Gregory Alan Isakov Finds Comfortable Solitude with “Evening Machines”

Dialing in the sound of a new album requires balance and innovation β€” staying familiar without being repetitive, but showing audible growth without departure from origins. Then there’s the balance of life and music, which can be tricky when you immerse yourself in one side or the other.

For Colorado-based singer-songwriter Gregory Alan Isakov, he found his balance in his 3.5-acre farm outside of Boulder. Where writing new music can take unexpected turns, the measurable growth of a farm provides stability. β€œWorking on the farm brings me the most peace because I’m able to calculate and see work and progression,” Isakov said. β€œWhereas music is so elusive. I’ve probably worked 60 or 80 hours a week on this album over a year.”

Gregory Alan Isakov at Boettcher Concert Hall in 2017.

His first studio album in five years, Evening Machines, was written on the road, but refined and recorded at his barn-turned-studio on the farm. The quiet hours spent tending to organized rows of crops during the growing season meant the album was largely worked on at night when he couldn’t be on the farm. β€œWhen it’s dark and I can’t work, this whole thing kind of opens up. It lends itself to a lot of the sound on this album, and I wonder if I had worked on it during the day if you’d have a different sound,” said Isakov.

When you combine the quiet, early hours of farm work and nocturnal studio sessions, it brings a sense of clarity and comfortable solitude to the 12 songs of the album. β€œThis year has been the most I’ve ever felt life,” he said.Β “I’ve always heard of grownups saying that about being comfortable being alone. I thought, β€˜yeah, I don’t think I’ll ever really feel that,’ but I honestly do.” The spacious soundscapes on Evening Machines are reminiscent of being alone and far from what you know, but Isakov’s calm croon and steady strumming carry you home every step of the way.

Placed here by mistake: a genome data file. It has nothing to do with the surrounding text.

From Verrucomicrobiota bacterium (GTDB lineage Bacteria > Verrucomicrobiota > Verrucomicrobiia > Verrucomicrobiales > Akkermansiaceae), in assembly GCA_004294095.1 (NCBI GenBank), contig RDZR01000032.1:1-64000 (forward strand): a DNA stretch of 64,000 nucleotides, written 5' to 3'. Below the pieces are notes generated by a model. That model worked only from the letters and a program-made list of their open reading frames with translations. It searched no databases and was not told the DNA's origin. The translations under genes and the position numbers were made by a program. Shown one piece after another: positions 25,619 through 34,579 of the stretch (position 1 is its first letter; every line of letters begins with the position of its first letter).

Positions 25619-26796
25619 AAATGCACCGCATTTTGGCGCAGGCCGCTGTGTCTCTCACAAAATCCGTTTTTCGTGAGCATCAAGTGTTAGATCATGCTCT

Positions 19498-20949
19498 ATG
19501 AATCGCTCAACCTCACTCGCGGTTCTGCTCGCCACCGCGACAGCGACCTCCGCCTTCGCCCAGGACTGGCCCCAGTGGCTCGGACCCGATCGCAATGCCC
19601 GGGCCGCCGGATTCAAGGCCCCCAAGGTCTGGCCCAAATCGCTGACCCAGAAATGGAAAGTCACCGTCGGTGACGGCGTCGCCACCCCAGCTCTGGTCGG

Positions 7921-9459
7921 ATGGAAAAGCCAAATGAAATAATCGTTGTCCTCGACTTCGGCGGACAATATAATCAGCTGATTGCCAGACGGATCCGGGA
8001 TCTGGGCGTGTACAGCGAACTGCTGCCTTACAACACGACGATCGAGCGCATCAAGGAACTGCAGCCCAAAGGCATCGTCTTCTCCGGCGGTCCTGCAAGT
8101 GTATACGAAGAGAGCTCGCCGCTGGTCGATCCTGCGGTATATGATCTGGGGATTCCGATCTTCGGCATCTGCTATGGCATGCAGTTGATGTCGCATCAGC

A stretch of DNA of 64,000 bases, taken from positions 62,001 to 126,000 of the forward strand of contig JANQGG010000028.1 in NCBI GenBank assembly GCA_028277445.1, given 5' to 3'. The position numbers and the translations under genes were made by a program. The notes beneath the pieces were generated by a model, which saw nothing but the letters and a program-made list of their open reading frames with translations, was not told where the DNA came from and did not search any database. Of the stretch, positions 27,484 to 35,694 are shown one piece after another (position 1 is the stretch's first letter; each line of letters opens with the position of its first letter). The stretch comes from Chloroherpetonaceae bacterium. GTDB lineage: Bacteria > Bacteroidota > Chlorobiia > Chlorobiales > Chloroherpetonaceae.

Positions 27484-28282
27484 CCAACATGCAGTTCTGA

Though he’s found a comfort in his daily solitude, that doesn’t mean his album is self-made. Isakov said when he needs the perspective of someone outside of the band, he turns to his neighbors who aren’t musicians for a fresh ear. β€œI send it to them to see what they think as β€˜civilian’ listener, especially when you’re working so closely with your own music,” he explained. β€œLike with this album, they said β€˜dude, the happiest song on the album is “dark, dark, dark.” and it’s like, it’s not that sad of a record to me [laughs], but I love that.”

When it comes to performing, we’ve only seen Isakov grow with his music. From the 2016 collaboration with the Colorado Symphony to an upcoming tour β€” with a sold-out show at Red Rocks on September 30 β€” in support of his fourth full-length album, Isakov’s level of performance has only grown. But his humility has always been present.

Gregory Alan Isakov, photos by Lindsey Bartlett. (44).jpg

β€œThe first time we played [Red Rocks], I didn’t think we could pull it off sonically,” Isakov recalled. β€œI remember feeling shy about it like I’d rather play the Fox [Theatre], but when you get asked to play Red Rocks, you play. It was one of the best shows we’ve ever experienced as a band.”

Gregory Alan Isakov’s forthcoming album Evening Machines is due out Friday, October 5. His September 30 show at Red Rocks is sold out. All photography by Meg O’Neill.Β 

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